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Do you believe in the term schizophrenia? January 08, 2007 2:55 PM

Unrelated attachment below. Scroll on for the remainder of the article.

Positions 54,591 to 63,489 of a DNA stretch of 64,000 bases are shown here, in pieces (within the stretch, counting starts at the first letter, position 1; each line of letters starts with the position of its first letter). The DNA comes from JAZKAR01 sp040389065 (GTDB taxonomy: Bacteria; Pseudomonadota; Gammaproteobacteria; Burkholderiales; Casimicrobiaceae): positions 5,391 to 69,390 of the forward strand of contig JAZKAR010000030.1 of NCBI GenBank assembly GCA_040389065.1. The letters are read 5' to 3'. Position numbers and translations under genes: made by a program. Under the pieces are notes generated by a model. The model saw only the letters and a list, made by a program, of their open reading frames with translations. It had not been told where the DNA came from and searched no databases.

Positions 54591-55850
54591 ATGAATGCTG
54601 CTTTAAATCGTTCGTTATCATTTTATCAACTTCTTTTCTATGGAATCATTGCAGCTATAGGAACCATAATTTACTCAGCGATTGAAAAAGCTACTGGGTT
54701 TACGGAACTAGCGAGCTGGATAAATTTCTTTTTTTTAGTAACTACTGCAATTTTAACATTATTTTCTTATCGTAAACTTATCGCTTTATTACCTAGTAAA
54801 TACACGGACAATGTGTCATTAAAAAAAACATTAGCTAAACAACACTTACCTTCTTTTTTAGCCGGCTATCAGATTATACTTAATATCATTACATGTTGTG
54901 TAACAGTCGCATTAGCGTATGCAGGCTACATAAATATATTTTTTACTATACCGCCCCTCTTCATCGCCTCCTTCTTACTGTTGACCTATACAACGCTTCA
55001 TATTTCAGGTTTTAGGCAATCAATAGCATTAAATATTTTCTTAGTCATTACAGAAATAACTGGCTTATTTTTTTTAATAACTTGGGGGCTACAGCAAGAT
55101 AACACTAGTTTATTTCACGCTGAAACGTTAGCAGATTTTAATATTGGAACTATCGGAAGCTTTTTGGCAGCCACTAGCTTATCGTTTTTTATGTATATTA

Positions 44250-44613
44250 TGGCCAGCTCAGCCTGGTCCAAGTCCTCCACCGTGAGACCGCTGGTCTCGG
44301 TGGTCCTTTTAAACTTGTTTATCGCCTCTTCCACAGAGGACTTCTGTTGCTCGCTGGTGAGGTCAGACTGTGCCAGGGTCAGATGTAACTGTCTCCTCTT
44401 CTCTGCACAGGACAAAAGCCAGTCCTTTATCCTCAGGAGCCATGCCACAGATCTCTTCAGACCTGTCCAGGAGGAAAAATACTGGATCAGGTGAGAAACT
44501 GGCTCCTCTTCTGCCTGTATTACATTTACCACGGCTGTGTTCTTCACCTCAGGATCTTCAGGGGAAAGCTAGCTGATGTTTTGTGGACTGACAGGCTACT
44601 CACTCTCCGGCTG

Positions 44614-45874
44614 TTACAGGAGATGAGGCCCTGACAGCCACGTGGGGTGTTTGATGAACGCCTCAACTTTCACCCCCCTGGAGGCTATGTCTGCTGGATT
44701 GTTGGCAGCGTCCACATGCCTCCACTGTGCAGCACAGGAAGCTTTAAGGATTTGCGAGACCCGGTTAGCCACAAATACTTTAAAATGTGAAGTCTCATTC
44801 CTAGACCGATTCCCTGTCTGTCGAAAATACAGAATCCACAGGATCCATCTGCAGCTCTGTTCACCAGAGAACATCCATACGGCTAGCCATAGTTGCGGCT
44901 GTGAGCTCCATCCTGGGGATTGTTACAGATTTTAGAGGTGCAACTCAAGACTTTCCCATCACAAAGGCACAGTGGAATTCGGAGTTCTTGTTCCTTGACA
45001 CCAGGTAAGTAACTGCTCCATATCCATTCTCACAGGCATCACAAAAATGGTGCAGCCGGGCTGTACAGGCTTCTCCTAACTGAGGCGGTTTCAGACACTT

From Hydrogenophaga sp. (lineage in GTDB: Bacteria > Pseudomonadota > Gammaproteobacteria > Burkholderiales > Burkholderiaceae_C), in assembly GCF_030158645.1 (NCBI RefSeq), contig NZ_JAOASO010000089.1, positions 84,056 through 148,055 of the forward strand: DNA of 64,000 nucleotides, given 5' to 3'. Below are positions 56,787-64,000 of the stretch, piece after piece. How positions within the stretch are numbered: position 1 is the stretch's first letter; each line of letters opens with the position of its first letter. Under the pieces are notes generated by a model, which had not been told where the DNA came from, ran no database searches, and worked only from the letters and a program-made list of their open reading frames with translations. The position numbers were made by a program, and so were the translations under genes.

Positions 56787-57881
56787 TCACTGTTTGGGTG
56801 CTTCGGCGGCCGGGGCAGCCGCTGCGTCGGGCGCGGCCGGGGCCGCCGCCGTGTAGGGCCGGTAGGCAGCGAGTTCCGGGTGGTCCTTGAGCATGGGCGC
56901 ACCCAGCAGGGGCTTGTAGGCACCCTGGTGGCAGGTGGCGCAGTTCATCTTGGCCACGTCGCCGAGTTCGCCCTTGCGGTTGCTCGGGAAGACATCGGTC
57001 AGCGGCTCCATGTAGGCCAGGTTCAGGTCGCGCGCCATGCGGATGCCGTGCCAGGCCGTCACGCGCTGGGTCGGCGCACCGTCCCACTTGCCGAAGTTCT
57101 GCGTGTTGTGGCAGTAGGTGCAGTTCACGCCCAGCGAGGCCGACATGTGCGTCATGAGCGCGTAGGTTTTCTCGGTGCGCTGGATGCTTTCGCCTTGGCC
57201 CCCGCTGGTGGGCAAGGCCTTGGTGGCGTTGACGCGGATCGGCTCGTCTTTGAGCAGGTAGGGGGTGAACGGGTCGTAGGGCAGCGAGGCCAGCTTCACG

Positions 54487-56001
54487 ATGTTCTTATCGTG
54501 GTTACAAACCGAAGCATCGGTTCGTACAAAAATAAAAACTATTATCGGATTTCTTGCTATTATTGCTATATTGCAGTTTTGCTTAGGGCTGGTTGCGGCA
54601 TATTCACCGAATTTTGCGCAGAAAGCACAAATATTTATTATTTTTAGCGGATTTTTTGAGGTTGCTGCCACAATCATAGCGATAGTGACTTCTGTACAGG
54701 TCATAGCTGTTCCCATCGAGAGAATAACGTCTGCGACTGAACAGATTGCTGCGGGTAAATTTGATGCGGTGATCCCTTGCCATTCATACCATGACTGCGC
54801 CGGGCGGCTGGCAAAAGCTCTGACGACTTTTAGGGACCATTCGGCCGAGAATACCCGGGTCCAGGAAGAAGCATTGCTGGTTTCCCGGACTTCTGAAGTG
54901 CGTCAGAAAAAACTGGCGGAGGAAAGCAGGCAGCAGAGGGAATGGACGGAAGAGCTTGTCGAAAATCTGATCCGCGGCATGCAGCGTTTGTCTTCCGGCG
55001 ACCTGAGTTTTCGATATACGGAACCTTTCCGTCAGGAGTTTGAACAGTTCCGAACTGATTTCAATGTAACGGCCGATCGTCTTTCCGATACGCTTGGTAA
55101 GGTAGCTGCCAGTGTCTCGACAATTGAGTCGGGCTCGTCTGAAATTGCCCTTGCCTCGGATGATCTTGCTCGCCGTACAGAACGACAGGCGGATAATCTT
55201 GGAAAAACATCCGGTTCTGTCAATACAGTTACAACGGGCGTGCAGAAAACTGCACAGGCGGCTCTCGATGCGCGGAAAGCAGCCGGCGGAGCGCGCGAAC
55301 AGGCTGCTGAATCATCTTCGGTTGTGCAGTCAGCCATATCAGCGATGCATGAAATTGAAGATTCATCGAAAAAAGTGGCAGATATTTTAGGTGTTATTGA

BBC: "Schizophrenia term use 'invalid'" by David W. Oaks last modified 2006-11-24 13:14 BBC News: Professors say psychiatric use of the term "schizophrenia" ought to be abolished because it's unscientific. American Psychiatric Association members literally vote in and out labels from the Diagnostic & Statistical Manual. BBC - 10 October 2006 The term schizophrenia should be abolished, experts have said. They claim the category falsely groups a wide range of symptoms and encourages over-reliance on anti-psychotic drugs rather than psychological intervention. The academics also said the label stigmatised people as being violent, dangerous and untreatable. But other scientists said the term should not be scrapped without finding another means of classifying patients with psychosis. "I think the concept is scientifically meaningless, clinically unhelpful and ultimately has been damaging to patients"- Richard Bentall-Schizophrenia represents a complex mental health disorder. Symptoms vary from person to person, but include delusions, hallucinations and disordered perceptions of reality. It is estimated that one in 100 people will develop schizophrenia at some point in their lifetime.But experts, speaking on the eve of World Mental Health Day, are calling for the term to be scrapped. Richard Bentall, professor of experimental clinical psychology, from the University of Manchester, said: "We do not doubt there are people who have distressing experiences such as hearing voices or paranoid fears. "But the concept of schizophrenia is scientifically meaningless. It groups together a whole range of different problems under one label - the assumption is that all of these people with all of these different problems have the same brain disease." He said this can misinform treatment, and has encouraged the widespread use of "drastic biomedical interventions" as the first-line of treatment, rather than psychological help. Although drugs were useful for some patients, too often they were given at extremely high doses and had some dangerous side-effects. Professor Bentall said: "Overall, I think the concept is scientifically meaningless, clinically unhelpful and ultimately has been damaging to patients." Stigmatising patients Paul Hammersley, also of the University of Manchester, who is involved with the Campaign to Abolish the Schizophrenia Label (Castle), wants the term dropped. He said: "It is associated with violence, dangerousness, unpredictability, inability to recover, constant illness, constant need for medication and an inability to work. I cannot emphasise enough how stigmatising this label is." But the academics could not give a definitive answer to what should replace the term schizophrenia if it was eliminated. They pointed to Japan, where the category schizophrenia was replaced with "integrated disorder" in 2004, as a possible model. And Professor Bentall suggested patients should be treated on the basis of individual symptoms, as opposed to an overarching category. Robin Murray, professor of psychiatry at the Institute of Psychiatry, London, said most psychiatrists accepted term schizophrenia was imperfect but warned that were it discarded another method of classification must be devised. He said: "If we don't have some way of distinguishing between patients, then those with bipolar disorder or obsessional disorder would be mixed up with those currently diagnosed as having schizophrenia and might receive treatments wholly inappropriate for them. "Most psychiatrists would still agree that the term schizophrenia is a useful, if provisional, concept. My personal preference would be to replace the unpleasant term schizophrenia with dopamine dysregulation disorder which more accurately reflects what is happening in the brain when someone is psychotic. " Til Wykes, professor of clinical psychology and rehabilitation at the Institute Of Psychiatry, said: "We should be careful not to throw the baby out with the bath water, as despite its limitations, a diagnosis can help people access much needed services. "What all of us have to remember is that these are people with a diagnosis of schizophrenia, not 'the schizophrenic'." Story from BBC NEWS: Published: 2006/10/09 13:09:42 GMT  [ send green star]  [ accepted]